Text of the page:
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Brath justifies selectors’ trust


Tony Cozier

Brath justifies selectors’ trust

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THE West Indies selectors would have thought long and hard about their opening pair for the first Test against Australia.
Their options were limited by totals from the regional season that would have embarrassed any self-respecting primary school.
At least Adrian Barath had recovered from his latest injury and had a hundred against Guyana, and a free-scoring knock against the Aussies on his return in the ODIs.
In addition, there was the memory of that debut hundred against the Australians in Brisbane in 2009 to carry to the middle.
But there was a worrying lack of runs from Kraigg Brathwaite and Kieran Powell, two incumbents from last year’s tour of India where they had confirmed their readiness to take the step up from youth and ‘A’ team cricket to the highest level.
Now Brathwaite was going through the first lean patch of an emerging career.
For a batsman to whom hundreds were commonplace, he had passed 50 once in seven matches for Barbados and averaged 23.33. Powell, the elegant left-hander, was equally out of sorts (average 20.37 in five matches).
Still, Clyde Butts and his colleagues stuck to their guns. They kept Brathwaite and Powell in the squad and, yesterday morning, retained Brathwaite for his sixth consecutive Test.
The pessimism of those of us who feared that, in the present circumstances, he might falter and have his confidence shaken by the always aggressive Australians was shown to be utterly misplaced.
He handled the challenge with aplomb, capably blunting the new ball with the application that has been his most prominent hallmark since his early days at Combermere School, alma mater of the West Indies first teenaged batsman Derek Sealy, Sir Frank Worrell, Wes Hall and several other, if less renowned, Test cricketers.
A bland pitch that drew the life of the bowlers and uncharacteristically faulty Australian catching were in his favour but he almost – almost – made the most of the former and was unfazed by his couple of escapes.
Like Barath and the assertive Kirk Edwards, he should have tossed and turned last night at the thought of wasting his hard work with a careless stroke. He is surely aware that scores in the 50s and 60s are short of expectations but he had at least fulfilled the selectors’ trust.
Gibson’s way
NECESSARY frankness or damaging insensitivity?
Ottis Gibson regards his comments on Narsingh Deonarine prior to the first Test as the former but there has been a volley of criticism from those who see it the other way.
Asked at the pre-match media conference whether Deonarine’s fitness levels had improved since he lost his place in the team, and a central contract, in 2010 because of what the West Indies Cricket Board (WICB) described as “a level of fitness regrettably unacceptable for an international cricketer”, the head coach replied: “Partly but not entirely. I can only be honest.”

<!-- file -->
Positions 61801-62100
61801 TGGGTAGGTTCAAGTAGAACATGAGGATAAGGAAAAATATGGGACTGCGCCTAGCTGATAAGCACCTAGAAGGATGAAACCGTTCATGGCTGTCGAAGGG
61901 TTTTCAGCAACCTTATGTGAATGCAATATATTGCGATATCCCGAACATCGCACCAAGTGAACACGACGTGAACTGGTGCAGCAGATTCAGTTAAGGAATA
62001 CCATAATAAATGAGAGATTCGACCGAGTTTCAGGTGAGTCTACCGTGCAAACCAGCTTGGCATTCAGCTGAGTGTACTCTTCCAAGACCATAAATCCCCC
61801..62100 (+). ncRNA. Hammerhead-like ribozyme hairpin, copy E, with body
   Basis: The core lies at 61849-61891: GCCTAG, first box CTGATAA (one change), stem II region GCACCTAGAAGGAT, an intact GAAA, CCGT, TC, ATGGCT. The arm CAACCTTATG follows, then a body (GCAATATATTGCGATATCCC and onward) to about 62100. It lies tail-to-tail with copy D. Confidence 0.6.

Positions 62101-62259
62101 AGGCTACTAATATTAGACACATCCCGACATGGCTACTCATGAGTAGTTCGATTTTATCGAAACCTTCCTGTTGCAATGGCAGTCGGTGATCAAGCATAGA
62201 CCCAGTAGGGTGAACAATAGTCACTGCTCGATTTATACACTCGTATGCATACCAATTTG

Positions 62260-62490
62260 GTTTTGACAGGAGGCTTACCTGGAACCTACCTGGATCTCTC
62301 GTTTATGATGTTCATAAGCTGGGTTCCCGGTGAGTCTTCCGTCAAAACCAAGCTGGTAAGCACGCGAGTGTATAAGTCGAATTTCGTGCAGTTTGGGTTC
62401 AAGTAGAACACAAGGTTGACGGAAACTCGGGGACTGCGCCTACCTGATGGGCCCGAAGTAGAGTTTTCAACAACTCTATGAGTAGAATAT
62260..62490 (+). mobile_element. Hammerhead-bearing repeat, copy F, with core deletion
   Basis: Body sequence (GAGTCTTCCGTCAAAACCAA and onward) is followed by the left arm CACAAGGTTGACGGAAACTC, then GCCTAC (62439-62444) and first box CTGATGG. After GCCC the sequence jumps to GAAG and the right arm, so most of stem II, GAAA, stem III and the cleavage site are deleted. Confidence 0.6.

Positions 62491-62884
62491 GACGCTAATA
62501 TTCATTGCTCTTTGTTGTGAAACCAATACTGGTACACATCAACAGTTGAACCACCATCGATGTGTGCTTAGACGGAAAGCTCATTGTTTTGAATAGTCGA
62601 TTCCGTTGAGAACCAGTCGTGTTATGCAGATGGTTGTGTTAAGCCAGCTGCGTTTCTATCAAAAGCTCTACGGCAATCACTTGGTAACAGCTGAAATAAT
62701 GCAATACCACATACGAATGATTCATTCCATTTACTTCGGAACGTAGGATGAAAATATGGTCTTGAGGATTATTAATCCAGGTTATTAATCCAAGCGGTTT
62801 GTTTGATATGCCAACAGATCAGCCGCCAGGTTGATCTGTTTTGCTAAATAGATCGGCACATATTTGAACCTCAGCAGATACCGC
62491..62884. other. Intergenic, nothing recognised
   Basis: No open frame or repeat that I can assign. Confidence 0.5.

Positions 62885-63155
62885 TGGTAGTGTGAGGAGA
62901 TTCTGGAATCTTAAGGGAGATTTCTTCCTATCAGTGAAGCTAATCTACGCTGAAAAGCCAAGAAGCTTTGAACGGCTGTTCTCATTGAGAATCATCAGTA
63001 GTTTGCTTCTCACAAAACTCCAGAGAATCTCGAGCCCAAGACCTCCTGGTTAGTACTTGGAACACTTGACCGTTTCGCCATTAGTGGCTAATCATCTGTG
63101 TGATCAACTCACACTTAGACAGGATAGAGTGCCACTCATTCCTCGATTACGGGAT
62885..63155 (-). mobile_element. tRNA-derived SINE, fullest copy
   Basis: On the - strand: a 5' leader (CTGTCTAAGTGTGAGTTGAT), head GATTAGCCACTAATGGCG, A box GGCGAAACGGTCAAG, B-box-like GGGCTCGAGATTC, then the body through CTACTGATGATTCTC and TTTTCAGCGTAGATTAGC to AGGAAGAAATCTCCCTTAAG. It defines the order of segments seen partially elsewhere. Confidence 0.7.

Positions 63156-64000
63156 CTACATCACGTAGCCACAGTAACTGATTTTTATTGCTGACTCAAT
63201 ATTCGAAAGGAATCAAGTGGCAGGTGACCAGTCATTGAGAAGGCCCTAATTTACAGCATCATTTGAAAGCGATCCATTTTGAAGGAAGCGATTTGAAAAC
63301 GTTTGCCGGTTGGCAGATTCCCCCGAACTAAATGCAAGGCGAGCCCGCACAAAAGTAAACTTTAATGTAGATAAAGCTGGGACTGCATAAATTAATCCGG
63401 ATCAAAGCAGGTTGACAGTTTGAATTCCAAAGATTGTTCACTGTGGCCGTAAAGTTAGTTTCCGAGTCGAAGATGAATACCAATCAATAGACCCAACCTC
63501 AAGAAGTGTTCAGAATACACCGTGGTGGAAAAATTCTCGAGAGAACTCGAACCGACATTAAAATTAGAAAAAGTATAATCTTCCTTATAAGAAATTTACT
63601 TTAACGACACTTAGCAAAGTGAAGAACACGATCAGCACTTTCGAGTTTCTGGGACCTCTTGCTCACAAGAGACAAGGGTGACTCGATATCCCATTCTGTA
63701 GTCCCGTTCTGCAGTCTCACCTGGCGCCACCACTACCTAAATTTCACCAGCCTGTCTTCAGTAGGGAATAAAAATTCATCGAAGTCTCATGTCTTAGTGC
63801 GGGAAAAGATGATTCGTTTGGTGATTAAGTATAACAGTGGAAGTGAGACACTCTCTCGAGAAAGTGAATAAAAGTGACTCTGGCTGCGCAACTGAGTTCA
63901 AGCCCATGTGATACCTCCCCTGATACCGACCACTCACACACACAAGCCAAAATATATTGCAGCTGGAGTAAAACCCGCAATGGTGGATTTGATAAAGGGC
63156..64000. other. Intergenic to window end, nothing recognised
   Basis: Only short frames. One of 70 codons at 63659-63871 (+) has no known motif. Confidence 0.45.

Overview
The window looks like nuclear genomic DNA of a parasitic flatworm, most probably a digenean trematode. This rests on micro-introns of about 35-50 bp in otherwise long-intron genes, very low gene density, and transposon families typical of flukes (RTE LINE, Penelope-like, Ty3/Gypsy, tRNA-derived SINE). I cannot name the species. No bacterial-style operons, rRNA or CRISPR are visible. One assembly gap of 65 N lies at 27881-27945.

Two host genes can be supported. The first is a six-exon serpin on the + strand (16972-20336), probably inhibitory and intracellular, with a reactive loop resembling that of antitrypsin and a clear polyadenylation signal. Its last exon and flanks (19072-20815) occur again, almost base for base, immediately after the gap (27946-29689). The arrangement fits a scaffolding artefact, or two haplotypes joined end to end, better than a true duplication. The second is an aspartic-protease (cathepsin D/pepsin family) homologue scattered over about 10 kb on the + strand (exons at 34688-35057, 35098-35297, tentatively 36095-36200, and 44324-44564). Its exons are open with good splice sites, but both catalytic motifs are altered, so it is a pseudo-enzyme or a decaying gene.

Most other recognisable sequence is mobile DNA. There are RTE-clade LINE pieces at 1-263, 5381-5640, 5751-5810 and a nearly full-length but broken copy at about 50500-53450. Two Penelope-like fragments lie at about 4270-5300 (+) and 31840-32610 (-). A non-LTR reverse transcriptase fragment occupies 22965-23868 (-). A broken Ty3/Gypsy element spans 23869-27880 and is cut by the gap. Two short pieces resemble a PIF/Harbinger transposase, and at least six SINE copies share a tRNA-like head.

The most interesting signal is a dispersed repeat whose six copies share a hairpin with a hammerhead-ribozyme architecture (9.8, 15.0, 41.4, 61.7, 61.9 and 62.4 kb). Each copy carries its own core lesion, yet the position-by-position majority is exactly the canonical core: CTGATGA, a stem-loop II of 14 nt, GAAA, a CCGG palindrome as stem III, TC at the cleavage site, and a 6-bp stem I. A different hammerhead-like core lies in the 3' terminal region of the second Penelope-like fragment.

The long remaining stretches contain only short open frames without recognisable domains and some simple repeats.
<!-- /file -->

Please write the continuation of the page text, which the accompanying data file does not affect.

He might have responded with some noncommittal euphemism. He might have been wary about crushing the player’s confidence even before the series started.
But that is not Gibson’s way. Ironically, he is very much like Chris Gayle in telling it as he sees it, an approach by both that set off the furious quarrel between the WICB and Gayle that has now, hopefully and thankfully, has been settled.     
It is also the way of several coaches in other professional sports who see no point in beating around the bush.
Even one as cagey as England’s Andy Flower left the all-rounder Sambit Patel in no doubt that he had to shed pounds and get into better shape to make the team.
Patel took the advice and is again in Test cricket in the current series in Sri Lanka. Even then, Flower let him know that it doesn’t mean he can now relax.
“I think he’s still got significant work to do on the fitness front but he’s inching in the right direction,” Flower said in a near identical comment as Gibson’s about Deonarine.
 Correctly explaining that, as a No.6 batsman and off-spinner, he was a like-for-like replacement for Marlon Samuels, Gibson said that Deonarine would have “seen how the fitness of the team itself has improved significantly in the last 12 months” and would “know that eventually if he doesn’t make the necessary adjustments to his fitness that the team will move on, as all great teams do, without him”.
So the point was clear. According to the coach, Deonarine has noted it as he “desperately wants to be here . . . if the message didn’t get through in the first instance, hopefully it will get through the second time around”.
In other words, the Guyanese’s future is in his hands.
The shock of the WICB’s initial criticism just over a year ago seemed to affect him badly. His highest score in the 2010 first-class season was 11, his average under ten and there was nothing to show in the wickets column.
At 27, his brief time in West Indies colours seemed at an end, but he has shown genuine character in coming back strong this year – the leading scorer in the low-scoring first-class season (582 runs, average 44.76, with the bonus of 20 wickets at 16.9 runs apiece).
His quality was evident since he was one of the standouts (as was Samuels) in the 1999 regional Under-19 tournament.
In his limited opportunities, his stats are comparable to Samuels’ (average 30.83 in eight Tests, 31.87 in 20 ODIs).
The coming three weeks will determine whether he is just a temporary substitute for the languid Jamaican or the long-term certainty he would have been but for concerns over his fitness.
• Tony Cozier is the most experienced cricket writer and broadcaster in the Caribbean.

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